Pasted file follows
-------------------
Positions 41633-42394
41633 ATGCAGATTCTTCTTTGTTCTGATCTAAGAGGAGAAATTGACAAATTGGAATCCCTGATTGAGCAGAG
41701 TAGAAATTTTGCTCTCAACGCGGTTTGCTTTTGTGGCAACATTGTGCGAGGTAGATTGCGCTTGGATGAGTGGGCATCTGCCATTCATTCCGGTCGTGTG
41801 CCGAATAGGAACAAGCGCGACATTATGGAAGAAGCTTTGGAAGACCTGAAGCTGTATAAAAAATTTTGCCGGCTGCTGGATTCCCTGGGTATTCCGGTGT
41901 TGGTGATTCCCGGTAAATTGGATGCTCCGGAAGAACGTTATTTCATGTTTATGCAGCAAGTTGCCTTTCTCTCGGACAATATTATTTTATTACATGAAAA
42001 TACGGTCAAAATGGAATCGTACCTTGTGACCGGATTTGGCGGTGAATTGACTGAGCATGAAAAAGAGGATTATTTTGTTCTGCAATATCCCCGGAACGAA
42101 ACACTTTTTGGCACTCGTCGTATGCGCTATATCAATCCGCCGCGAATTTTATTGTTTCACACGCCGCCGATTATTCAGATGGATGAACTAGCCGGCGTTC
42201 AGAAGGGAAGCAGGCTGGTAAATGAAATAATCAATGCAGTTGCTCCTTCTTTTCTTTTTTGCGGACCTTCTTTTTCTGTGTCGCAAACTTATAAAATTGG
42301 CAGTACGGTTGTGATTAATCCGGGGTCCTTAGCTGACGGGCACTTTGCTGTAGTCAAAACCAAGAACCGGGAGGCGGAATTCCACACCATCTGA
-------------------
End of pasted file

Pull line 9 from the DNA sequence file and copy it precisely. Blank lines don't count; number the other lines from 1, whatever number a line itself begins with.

42301 CAGTACGGTTGTGATTAATCCGGGGTCCTTAGCTGACGGGCACTTTGCTGTAGTCAAAACCAAGAACCGGGAGGCGGAATTCCACACCATCTGA